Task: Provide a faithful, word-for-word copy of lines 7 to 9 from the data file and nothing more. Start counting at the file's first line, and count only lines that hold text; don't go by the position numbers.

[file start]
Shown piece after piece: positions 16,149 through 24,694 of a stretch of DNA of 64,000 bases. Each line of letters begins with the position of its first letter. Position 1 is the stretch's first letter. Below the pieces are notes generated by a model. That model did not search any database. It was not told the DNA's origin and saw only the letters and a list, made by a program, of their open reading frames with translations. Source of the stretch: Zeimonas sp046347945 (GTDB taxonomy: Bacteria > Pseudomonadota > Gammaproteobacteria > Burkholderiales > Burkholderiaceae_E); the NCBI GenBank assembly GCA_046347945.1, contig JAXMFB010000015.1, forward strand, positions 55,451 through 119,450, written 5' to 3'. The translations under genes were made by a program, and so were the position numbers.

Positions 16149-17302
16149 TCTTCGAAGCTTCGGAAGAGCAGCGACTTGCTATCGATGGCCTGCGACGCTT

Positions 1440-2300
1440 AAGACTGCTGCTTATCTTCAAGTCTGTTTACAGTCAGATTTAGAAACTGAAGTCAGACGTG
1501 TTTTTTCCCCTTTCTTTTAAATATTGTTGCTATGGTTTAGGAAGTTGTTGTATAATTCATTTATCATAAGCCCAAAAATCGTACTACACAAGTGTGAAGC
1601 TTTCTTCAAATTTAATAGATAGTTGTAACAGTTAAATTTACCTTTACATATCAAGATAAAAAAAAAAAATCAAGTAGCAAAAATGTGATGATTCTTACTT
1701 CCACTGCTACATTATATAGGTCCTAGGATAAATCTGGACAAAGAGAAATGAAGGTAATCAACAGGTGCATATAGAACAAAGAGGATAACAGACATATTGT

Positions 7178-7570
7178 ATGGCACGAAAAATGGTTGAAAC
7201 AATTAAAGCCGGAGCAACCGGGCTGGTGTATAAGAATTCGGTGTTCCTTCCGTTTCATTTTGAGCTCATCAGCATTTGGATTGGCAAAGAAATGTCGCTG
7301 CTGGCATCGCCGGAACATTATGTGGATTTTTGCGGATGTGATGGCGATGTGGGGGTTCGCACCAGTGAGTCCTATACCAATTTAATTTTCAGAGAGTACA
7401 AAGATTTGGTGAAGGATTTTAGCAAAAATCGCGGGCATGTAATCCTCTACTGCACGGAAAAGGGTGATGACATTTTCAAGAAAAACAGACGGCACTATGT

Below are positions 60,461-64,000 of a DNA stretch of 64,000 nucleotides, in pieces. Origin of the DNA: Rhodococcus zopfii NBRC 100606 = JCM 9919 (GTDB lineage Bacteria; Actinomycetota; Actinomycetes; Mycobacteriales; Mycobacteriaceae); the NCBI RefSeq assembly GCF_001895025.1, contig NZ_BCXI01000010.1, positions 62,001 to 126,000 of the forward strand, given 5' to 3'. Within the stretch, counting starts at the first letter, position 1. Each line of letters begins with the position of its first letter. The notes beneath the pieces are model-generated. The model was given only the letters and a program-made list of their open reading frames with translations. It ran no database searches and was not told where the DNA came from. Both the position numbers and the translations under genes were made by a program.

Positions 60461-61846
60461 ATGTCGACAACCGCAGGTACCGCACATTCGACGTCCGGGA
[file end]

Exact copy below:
1601 TTTCTTCAAATTTAATAGATAGTTGTAACAGTTAAATTTACCTTTACATATCAAGATAAAAAAAAAAAATCAAGTAGCAAAAATGTGATGATTCTTACTT
1701 CCACTGCTACATTATATAGGTCCTAGGATAAATCTGGACAAAGAGAAATGAAGGTAATCAACAGGTGCATATAGAACAAAGAGGATAACAGACATATTGT

Positions 7178-7570